Why do reasonable people consider that only supporters of Conservatives were responsible for the illegal robocalls? It’s because of evidence like this:
““Last week I was contacted by a voter who told me she received two calls during the election campaign. The first call was a live call asking her if she was going to vote Conservative. She replied she would not. Then, close to election day, she received a robocall telling her her polling station had changed,” Francis Scarpaleggia reported.
There were chuckles and chirps from the Conservative side, various government members apparently unimpressed with Mr. Scarpaleggia’s evidence.
“I would like to know how the Prime Minister would explain this strange coincidence?” the Liberal asked. “Also, how would he explain it given the fact that there were no Liberal robocalls in Lac-Saint-Louis during the election campaign?””
Couple that information with the fact that there is only one version of the “polling station has moved” call known to have gone around (indeed, CPC MPs and bloggers only refer to this one sort of robocall fraud), and it’s reasonable to conclude there was only one source for the calls, and it was not the Liberals. It’s preposterous that two parties or two opposing groups used simultaneous illegal robocalls, using the same strategy in them, and both called mostly the Liberals and NDP. Yet that’s what the Conservative Party is imploring you to accept.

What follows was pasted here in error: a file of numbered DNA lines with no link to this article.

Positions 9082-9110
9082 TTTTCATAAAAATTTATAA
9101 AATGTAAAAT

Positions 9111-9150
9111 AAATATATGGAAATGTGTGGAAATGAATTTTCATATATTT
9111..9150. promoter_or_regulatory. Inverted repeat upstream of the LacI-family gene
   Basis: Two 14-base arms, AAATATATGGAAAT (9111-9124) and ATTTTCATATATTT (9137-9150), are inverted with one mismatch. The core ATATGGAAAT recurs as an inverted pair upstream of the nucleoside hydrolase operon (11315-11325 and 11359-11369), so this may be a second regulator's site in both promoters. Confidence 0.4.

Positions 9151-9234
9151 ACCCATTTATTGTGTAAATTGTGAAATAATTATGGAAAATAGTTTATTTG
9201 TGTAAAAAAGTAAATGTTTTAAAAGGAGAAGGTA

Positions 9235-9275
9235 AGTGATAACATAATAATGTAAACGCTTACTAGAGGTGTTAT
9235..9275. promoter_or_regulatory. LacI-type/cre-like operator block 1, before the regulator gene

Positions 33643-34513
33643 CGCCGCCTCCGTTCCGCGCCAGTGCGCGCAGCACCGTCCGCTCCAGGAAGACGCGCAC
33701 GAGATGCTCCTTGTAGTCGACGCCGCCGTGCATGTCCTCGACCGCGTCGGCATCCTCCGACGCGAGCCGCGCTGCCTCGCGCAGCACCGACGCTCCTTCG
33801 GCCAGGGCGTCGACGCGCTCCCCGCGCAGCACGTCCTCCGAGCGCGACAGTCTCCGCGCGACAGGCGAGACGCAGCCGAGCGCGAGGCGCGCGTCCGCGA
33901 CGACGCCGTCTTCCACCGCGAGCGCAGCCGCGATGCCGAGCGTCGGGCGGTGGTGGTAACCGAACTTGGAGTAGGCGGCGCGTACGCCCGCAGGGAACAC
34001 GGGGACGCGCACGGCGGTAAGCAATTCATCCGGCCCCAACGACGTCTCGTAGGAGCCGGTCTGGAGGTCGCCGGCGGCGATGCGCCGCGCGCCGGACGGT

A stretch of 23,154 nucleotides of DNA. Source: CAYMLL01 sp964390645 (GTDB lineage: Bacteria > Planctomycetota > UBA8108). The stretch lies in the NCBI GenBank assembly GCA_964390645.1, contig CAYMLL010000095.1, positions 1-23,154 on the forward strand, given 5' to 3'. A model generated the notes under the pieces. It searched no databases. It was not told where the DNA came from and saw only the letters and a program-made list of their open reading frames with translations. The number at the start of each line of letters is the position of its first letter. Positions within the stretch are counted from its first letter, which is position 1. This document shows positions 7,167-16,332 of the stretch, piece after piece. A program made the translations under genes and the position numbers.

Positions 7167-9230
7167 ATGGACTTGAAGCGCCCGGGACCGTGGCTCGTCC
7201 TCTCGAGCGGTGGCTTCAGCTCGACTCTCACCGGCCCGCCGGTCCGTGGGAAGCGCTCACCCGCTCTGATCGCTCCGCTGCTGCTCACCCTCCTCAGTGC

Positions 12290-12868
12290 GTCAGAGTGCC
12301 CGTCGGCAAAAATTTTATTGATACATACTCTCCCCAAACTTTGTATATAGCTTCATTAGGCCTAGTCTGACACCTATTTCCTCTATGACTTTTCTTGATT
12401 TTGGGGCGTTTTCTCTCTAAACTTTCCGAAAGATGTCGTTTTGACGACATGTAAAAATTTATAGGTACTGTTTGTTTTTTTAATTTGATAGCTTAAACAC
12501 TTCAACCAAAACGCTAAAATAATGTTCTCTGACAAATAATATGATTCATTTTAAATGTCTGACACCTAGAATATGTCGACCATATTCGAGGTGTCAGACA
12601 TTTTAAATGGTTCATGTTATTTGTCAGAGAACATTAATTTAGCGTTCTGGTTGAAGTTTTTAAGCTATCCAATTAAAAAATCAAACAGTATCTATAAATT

“Mr. Speaker, the parliamentary secretary sure is a trooper,” Mr. Angus called. “He will read whatever lines the PMO gives him.”
Then a pop culture reference. “However, when it comes to robo-fraud, his attacks are about as effective as the black knight from the Monty Python sketch,” Mr. Angus mocked. “This would be funny if it were not so serious. We are talking about an investigation into electoral fraud in Nipissing—Timiskaming, Kingston, Guelph and Thunder Bay.”
Judy Foote next moved to identify an accuser by name. “Mr. Speaker, according to media reports, Peggy Walsh Craig of Nipissing received a phone call during the 2011 election campaign asking her if she intended to vote Conservative, to which she said no. She received a second call just prior to election day claiming to be from Elections Canada to tell her that her polling station had moved,” Ms. Foote recounted.
Across the way, Heritage Minister James Moore seemed to dismiss Ms. Foote’s evidence.
“The Conservative MP from Nipissing won only by 18 votes,” the Liberal continued. “Can the Prime Minister categorically tell Ms. Walsh Craig and other voters in her riding that no one associated with his party had anything to do with this?”
Late last night there was speculation swirling in the media about why the Blogging Tory known as Christian Conservative, Andrew Prescott, sent out warning messages about “Anti-CPC” calls, on April 30th, 2011. Most of the well known robocalls were on May 2nd, 2011. This doesn’t prove anything about Prescott, but shows he certainly had his finger on the pulse of #robocalls before most Canadians were aware of the illegal ones, and days before Elections Canada issued an alert to the media.
UPDATE March 10: I think we’ve explained Prescott’s tweets prior to May 2nd, so long as the calls in Halton were connected to the ones the Liberal campaign in Guelph admitted to. Obviously, someone in Guelph is still responsible for the clearly illegal fake Elections Canada, misdirecting robocalls which are not related to the Liberal robocalls regarding abortion which is an election issue presented in an unethical manner (anonymously). The Liberals claimed to have cleared the ads with Elections Canada, which is believable.
It’s interesting that the recording surfaced now, since Prescott lawyered-up, and refused to co-operate with the Elections Canada investigation on Thursday when he was going to meet with them. He must be breathing a sigh of relief since his tweets don’t look quite so damning now.